Only two months later, Fraga once again competed in an Esports competition. McLaren held a unique event where seven drivers who had qualified through a variety of different platforms would go head to head in a cross-discipline set of races consisting of sim racing, console driving, virtual reality and mobile gaming. All of this would determine which one of them would become a member of the McLaren Shadow Esports team.
Not only would Fraga and his fellow Shadow finalists be racing on a variety of racing games, they’d also be put to the test in a real-world McLaren GT4 car, the top-secret McLaren simulator, and human performance analysis to test physical and mental strength.
In this unprecedented format, the finalists competed on various virtual platforms, racing different spec cars at various circuits on iRacing, Forza Motorsport 7, Real Racing 3, Project CARS 2 and rFactor 2.
Unbelievably consistent, Fraga racked up points and eased into contention. He was easily in the top three, and competed in the race that would decide who would earn the place in the Esports team. The final decider was held on rFactor 2 and Fraga won with ease.
Fraga began 2019 on the back of becoming the first FIA Gran Turismo World Champion and earning a place on McLaren’s Esports team. As a result of this, both Gran Turismo and McLaren Shadow agreed to back his real-world racing campaign that year. So as a direct result of Esports, Fraga had become a very well-known name in the motorsport world and was now able to fulfil his dream of racing in Europe.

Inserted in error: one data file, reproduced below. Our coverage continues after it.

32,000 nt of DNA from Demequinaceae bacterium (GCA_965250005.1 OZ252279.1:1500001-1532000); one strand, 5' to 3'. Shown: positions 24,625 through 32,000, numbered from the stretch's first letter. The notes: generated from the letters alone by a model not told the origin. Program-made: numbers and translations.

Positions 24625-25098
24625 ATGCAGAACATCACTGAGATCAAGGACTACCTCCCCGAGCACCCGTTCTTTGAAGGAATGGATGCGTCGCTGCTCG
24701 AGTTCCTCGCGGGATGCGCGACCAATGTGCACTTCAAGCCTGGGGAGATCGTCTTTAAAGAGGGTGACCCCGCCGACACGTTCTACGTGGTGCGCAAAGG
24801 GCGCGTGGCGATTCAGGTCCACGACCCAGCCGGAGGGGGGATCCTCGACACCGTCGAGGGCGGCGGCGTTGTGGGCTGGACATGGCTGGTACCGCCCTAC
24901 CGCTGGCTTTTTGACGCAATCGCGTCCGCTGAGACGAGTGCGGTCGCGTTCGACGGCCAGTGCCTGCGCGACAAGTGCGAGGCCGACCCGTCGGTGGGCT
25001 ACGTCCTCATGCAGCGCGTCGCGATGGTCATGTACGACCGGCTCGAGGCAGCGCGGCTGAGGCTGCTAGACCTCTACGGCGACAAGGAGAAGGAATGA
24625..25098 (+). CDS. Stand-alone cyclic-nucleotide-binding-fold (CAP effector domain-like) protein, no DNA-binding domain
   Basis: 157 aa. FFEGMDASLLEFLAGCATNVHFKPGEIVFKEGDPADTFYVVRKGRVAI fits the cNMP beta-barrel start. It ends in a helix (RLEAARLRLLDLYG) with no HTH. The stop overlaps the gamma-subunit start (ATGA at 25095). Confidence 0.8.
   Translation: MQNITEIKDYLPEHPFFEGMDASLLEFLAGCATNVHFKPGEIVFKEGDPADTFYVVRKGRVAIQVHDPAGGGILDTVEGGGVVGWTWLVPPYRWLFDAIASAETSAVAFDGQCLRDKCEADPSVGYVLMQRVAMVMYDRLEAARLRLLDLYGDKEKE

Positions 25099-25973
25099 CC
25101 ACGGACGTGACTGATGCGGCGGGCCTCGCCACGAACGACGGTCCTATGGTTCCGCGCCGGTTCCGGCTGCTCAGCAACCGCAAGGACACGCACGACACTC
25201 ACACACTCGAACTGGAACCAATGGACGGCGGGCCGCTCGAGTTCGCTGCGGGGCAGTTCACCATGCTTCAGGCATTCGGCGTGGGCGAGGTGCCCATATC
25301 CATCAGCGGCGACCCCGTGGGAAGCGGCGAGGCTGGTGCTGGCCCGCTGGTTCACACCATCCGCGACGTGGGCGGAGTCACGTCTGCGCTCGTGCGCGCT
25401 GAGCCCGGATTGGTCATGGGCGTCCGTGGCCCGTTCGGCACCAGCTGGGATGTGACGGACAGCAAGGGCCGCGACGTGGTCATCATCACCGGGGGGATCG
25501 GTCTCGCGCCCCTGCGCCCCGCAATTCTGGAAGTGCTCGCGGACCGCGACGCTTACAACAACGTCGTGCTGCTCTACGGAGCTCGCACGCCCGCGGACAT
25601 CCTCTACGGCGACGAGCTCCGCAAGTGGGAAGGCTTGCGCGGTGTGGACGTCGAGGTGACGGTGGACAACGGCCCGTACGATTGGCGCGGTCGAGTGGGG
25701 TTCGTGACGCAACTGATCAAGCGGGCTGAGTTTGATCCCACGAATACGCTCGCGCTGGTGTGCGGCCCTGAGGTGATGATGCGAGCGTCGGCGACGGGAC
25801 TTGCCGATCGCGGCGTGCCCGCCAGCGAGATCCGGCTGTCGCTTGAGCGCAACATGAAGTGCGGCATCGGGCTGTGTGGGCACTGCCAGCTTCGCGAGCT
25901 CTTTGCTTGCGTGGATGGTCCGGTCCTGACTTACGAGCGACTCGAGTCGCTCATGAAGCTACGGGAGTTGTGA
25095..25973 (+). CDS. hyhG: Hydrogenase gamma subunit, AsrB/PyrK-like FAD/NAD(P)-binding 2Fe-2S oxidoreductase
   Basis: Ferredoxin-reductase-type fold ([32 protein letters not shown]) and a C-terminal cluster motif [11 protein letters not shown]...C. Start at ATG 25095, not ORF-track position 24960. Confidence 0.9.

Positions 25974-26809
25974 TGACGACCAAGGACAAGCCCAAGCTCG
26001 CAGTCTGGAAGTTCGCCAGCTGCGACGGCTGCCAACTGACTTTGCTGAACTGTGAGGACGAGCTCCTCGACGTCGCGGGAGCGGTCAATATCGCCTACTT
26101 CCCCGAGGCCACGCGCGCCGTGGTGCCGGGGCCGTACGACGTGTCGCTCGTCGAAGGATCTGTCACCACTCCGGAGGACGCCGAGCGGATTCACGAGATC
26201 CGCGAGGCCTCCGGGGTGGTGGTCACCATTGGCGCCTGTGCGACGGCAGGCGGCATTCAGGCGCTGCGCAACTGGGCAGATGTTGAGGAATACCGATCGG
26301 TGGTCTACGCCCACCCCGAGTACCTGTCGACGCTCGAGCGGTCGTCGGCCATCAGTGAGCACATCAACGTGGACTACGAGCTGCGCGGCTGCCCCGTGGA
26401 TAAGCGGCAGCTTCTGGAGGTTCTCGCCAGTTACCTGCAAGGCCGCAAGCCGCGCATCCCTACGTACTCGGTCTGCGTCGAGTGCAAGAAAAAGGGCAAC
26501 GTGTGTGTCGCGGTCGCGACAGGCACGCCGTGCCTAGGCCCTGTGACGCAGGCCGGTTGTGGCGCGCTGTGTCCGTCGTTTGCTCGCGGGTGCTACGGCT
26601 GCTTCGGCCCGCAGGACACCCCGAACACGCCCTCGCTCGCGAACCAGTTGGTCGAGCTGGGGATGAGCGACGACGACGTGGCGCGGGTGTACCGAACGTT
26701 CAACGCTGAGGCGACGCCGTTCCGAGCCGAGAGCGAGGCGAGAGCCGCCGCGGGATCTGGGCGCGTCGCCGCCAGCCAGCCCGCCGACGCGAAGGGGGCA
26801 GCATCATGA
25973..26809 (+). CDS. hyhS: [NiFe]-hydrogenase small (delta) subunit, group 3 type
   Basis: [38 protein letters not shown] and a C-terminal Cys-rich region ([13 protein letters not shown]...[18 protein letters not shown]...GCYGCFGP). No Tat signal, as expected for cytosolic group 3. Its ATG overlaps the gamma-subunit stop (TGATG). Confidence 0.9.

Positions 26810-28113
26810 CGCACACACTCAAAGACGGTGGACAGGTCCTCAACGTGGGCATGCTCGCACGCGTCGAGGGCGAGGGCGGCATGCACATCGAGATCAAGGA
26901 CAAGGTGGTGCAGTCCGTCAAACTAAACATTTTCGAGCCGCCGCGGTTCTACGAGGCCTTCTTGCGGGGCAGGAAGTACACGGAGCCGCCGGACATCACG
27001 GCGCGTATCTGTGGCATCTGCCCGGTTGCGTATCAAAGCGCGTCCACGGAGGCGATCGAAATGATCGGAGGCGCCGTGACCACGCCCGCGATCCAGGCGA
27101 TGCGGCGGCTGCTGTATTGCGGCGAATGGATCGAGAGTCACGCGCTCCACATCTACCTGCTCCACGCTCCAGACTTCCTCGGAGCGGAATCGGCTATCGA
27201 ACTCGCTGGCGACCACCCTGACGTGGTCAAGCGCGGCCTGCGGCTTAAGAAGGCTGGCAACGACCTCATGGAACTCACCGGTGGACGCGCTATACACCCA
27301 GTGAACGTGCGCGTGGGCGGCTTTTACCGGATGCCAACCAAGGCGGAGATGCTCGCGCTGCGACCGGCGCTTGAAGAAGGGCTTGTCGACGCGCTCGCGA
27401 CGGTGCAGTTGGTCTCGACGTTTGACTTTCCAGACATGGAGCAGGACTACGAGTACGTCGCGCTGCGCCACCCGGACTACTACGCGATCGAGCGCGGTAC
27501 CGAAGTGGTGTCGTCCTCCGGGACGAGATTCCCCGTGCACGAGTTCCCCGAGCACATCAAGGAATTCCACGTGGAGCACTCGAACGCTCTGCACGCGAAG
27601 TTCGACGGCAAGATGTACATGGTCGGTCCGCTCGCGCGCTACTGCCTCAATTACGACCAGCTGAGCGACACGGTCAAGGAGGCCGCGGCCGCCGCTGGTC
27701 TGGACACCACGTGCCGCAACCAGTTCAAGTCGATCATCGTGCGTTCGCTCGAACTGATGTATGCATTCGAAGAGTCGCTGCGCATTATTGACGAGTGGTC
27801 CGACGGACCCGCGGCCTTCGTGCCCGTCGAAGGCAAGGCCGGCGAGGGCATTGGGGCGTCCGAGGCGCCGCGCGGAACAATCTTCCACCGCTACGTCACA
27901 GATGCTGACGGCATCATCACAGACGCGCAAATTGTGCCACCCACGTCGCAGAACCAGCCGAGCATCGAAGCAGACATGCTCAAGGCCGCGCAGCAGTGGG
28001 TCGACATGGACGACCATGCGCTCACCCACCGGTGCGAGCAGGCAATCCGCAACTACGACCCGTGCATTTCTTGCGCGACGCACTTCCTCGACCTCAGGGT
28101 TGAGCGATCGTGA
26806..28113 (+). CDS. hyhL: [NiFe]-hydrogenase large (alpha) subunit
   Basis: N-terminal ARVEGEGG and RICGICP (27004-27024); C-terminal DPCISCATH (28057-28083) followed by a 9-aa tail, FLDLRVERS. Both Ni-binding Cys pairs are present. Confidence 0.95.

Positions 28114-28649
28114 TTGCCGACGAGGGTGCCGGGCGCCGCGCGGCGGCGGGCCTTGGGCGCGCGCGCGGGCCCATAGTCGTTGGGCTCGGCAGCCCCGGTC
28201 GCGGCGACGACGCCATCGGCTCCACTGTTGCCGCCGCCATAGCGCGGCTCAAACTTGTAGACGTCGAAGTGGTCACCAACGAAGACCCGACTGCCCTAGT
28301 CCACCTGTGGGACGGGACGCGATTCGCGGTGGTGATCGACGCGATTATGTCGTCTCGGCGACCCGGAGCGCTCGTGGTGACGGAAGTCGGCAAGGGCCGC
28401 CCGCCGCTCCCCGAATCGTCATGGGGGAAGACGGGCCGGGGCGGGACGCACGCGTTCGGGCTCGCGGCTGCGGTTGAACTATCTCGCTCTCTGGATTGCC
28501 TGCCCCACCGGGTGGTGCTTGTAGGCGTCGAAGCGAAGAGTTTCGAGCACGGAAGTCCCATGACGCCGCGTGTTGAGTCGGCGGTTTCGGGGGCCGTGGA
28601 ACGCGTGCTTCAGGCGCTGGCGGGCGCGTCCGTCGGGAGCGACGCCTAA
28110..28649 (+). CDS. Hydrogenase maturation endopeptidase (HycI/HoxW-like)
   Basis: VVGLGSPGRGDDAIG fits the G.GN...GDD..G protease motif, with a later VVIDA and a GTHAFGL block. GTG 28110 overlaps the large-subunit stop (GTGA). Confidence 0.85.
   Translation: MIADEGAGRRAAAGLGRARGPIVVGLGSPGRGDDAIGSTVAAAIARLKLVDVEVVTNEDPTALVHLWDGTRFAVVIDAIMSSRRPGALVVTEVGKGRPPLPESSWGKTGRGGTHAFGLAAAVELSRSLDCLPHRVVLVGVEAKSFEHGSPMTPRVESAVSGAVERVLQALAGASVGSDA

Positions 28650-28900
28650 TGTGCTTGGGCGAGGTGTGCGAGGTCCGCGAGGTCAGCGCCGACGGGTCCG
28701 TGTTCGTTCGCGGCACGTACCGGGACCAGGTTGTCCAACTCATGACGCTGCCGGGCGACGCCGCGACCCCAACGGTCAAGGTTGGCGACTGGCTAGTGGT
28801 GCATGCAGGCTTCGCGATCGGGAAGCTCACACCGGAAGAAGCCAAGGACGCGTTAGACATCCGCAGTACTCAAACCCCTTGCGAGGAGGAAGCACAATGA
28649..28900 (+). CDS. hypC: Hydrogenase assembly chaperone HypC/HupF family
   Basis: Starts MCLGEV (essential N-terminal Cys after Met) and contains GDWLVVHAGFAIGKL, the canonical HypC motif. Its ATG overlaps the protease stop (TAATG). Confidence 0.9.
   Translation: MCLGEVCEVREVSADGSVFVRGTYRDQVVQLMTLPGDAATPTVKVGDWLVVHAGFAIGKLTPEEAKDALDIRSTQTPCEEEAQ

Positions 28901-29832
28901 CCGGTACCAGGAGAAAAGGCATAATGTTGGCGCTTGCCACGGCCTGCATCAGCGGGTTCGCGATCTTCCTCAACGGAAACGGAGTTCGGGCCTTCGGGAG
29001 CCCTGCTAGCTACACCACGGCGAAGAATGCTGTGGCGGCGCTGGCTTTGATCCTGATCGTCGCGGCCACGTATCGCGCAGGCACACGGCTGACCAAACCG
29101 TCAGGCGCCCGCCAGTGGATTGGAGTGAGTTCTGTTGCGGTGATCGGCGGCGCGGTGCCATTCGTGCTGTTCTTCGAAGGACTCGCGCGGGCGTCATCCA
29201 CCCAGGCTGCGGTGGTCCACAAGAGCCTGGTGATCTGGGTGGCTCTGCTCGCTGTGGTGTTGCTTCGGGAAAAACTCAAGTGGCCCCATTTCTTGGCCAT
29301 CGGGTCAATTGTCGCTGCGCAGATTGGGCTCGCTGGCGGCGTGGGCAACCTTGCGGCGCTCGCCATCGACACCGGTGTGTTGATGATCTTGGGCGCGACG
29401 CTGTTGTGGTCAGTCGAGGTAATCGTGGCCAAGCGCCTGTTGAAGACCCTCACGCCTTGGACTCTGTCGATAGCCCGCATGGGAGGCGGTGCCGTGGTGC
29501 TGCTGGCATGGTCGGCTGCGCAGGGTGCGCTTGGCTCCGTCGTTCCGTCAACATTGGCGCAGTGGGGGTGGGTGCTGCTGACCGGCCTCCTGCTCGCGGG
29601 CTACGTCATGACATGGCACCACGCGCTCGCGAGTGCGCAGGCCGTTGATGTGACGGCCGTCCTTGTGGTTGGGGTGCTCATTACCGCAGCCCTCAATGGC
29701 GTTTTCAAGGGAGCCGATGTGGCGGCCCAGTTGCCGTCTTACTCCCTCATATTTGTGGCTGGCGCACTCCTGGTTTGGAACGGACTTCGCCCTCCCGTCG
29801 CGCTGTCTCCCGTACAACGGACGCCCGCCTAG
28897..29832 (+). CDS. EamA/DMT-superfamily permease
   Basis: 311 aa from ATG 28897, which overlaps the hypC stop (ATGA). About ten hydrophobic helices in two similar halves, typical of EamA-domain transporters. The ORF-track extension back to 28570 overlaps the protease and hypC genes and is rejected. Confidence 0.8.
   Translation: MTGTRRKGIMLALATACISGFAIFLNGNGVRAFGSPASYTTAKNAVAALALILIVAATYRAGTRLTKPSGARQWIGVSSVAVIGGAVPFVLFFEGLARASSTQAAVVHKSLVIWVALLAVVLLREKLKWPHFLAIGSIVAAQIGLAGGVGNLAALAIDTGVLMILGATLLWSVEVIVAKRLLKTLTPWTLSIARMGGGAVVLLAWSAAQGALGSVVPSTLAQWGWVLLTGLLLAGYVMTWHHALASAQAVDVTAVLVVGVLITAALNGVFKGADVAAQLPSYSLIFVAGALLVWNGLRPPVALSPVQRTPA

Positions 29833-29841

F1’s rulemakers are planning to use drivers from its eSports series to trial any major changes to the sporting regulations, to ensure they work as planned before being introduced.
Speaking at Autosport International, F1 technical consultant Pat Symonds said the idea is part of plans to make sure new rules in the future don’t have unintended negative consequences on the sport, by putting them through the same evidence-based simulations as his technical team used to refine 2021’s new aerodynamic regulations.
“We’re working a lot with simulation. We’ve produced what I think is a world-first in an overtaking simulation, but we found a problem with it in that [the AI driver] is too good.
“So what we want to do now is use the physics of those simulations but put real drivers in a virtual environment, racing against each other, so we can see whether these changes to the sporting regulations are good. What I’m hoping…is that we’ll use some of our elite gaming racers from our eSports series to test out some of our ideas.”